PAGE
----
Researchers have discovered a huge new mosasaur from Morocco, named Thalassotitan atrox, which filled the apex predator niche. With massive jaws and teeth like those of killer whales, Thalassotitan hunted other marine reptiles— plesiosaurs, sea turtles, and other mosasaurs.
At the end of the Cretaceous period, 66 million years ago, sea monsters really existed. While dinosaurs flourished on land, the seas were ruled by the mosasaurs, giant marine reptiles.
Mosasaurs weren’t dinosaurs, but enormous marine lizards growing up to 12 metres (40 feet) in length. They were distant relatives of modern iguanas and monitor lizards.
Mosasaurs looked like a Komodo dragon with flippers instead of legs, and a shark-like tail fin. Mosasaurs became larger and more specialised in the last 25 million years of the Cretaceous, taking niches once filled by marine reptiles like plesiosaurs and ichthyosaurs. Some evolved to eat small prey like fish and squid. Others crushed ammonites and clams. The new mosasaur, named Thalassotitan atrox, evolved to prey on all the other marine reptiles.
The remains of the new species were dug up in Morocco, about an hour outside Casablanca. Here, near the end of the Cretaceous, the Atlantic flooded northern Africa. Nutrient rich waters upwelling from the depths fed blooms of plankton. Those fed small fish, feeding larger fish, which fed mosasaurs and plesiosaurs - and so on, with these marine reptiles becoming food for the giant, carnivorous Thalassotitan.
Thalassotitan, had an enormous skull measuring 1.4 metres (5 feet long), and grew to nearly 30 feet (9 metres) long, the size of a killer whale. While most mosasaurs had long jaws and slender teeth for catching fish, Thalassotitan had a short, wide muzzle and massive, conical teeth like those of an orca. These let it seize and rip apart huge prey. These adaptations suggest Thalassotitan was an apex predator, sitting at the top of the food chain. The giant mosasaur occupied the same ecological niche as today’s killer whales and great white sharks.
Thalassotitan’s teeth are often broken and worn, however eating fish wouldn’t have produced this sort of tooth wear. Instead, this suggests that the giant mosasaur attacked other marine reptiles, chipping, breaking, and grinding its teeth as it bit into their bones and tore them apart. Some teeth are so heavily damaged they have been almost ground down to the root.
Fossilised remains of prey
Remarkably, possible remains of Thalassotitan’s victims have been discovered. Fossils from the same beds show damage from acids, with teeth and bone eaten away. Fossils with this peculiar damage include large predatory fish, a sea turtle, a half-meter long plesiosaur head, and jaws and skulls of at least three different mosasaur species. They would have been digested in Thalassotitan’s stomach before it spat out their bones.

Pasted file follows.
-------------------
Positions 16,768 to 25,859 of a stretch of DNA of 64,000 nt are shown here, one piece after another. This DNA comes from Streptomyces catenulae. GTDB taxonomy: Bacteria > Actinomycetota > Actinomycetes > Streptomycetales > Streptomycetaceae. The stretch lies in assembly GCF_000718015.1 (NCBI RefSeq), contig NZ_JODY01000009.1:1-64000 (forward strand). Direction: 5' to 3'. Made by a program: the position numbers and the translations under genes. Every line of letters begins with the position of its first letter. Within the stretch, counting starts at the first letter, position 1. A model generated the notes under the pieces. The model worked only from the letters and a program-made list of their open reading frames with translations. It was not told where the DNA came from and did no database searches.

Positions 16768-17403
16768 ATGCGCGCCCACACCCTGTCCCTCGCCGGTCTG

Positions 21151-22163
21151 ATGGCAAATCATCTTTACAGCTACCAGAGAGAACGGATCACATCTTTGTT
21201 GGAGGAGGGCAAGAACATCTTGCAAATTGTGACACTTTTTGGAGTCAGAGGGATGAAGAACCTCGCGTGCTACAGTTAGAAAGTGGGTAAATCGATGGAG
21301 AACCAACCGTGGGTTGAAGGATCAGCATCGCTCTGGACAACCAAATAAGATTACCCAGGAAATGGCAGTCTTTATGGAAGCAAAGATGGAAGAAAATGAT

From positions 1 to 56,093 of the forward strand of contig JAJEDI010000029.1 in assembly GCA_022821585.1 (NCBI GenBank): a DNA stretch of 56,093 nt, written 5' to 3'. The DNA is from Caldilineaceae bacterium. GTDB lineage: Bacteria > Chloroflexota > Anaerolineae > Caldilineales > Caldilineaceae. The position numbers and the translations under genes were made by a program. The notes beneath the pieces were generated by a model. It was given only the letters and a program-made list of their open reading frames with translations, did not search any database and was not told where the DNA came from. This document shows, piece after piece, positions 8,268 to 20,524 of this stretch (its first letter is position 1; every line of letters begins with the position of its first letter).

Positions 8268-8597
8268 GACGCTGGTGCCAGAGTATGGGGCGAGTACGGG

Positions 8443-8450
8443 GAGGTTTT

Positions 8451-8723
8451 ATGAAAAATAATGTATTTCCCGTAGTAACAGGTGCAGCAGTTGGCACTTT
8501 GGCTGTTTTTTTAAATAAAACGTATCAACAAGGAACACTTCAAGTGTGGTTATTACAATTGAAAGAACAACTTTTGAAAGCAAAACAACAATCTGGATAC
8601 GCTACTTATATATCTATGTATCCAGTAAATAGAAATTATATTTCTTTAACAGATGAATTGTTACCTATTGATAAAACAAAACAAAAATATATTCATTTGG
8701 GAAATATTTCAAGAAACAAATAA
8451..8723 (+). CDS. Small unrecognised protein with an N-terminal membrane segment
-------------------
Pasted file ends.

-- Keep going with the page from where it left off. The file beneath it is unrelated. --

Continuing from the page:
“We can’t say for certain which species of animal ate all these other mosasaurs. But we have the bones of marine reptiles killed and eaten by a large predator. “And in the same location, we find Thalassotitan, a species that fits the profile of the killer – it’s a mosasaur specialised to prey on other marine reptiles. That’s probably not a coincidence.” Thalassotitan was a threat to everything in the oceans - including other Thalassotitan. The huge mosasaurs bear injuries sustained in violent combat with other mosasaurs, with injuries to their face and jaws sustained in fights. Other mosasaurs show similar injuries, but in Thalassotitan these wounds were exceptionally common, suggesting frequent, intense fights over feeding grounds or mates.
“Thalassotitan was an amazing, terrifying animal,” said Dr Nick Longrich, who led the study. “Imagine a Komodo Dragon crossed with a great white shark crossed with a T. rex crossed with a killer whale.”
The new mosasaur lived in the final million years of the Age of Dinosaurs, a contemporary of animals like T. rex and Triceratops. Along with recent discoveries of mosasaurs from Morocco, it suggests that mosasaurs weren’t in decline before the asteroid impact that drove the Cretaceous mass extinction. Instead, they flourished.
Professor Nour-Eddine Jalil, a co-author on the paper from the Museum of Natural History in Paris, said: “The phosphate fossils of Morocco offer an unparalleled window on the paleobiodiversity at the end of Cretaceous.
“They tell us how life was rich and diversified just before the end of the ‘dinosaur era’, where animals had to specialise to have a place in their ecosystems. Thalassotitan completes the picture by taking on the role of the megapredator at the top of the food chain.”
“There’s so much more to be done,” said Longrich. “Morocco has one of the richest and most diverse marine faunas known from the Cretaceous. We’re just getting started understanding the diversity and the biology of the mosasaurs.”
Dr Longrich has written a blog about the research.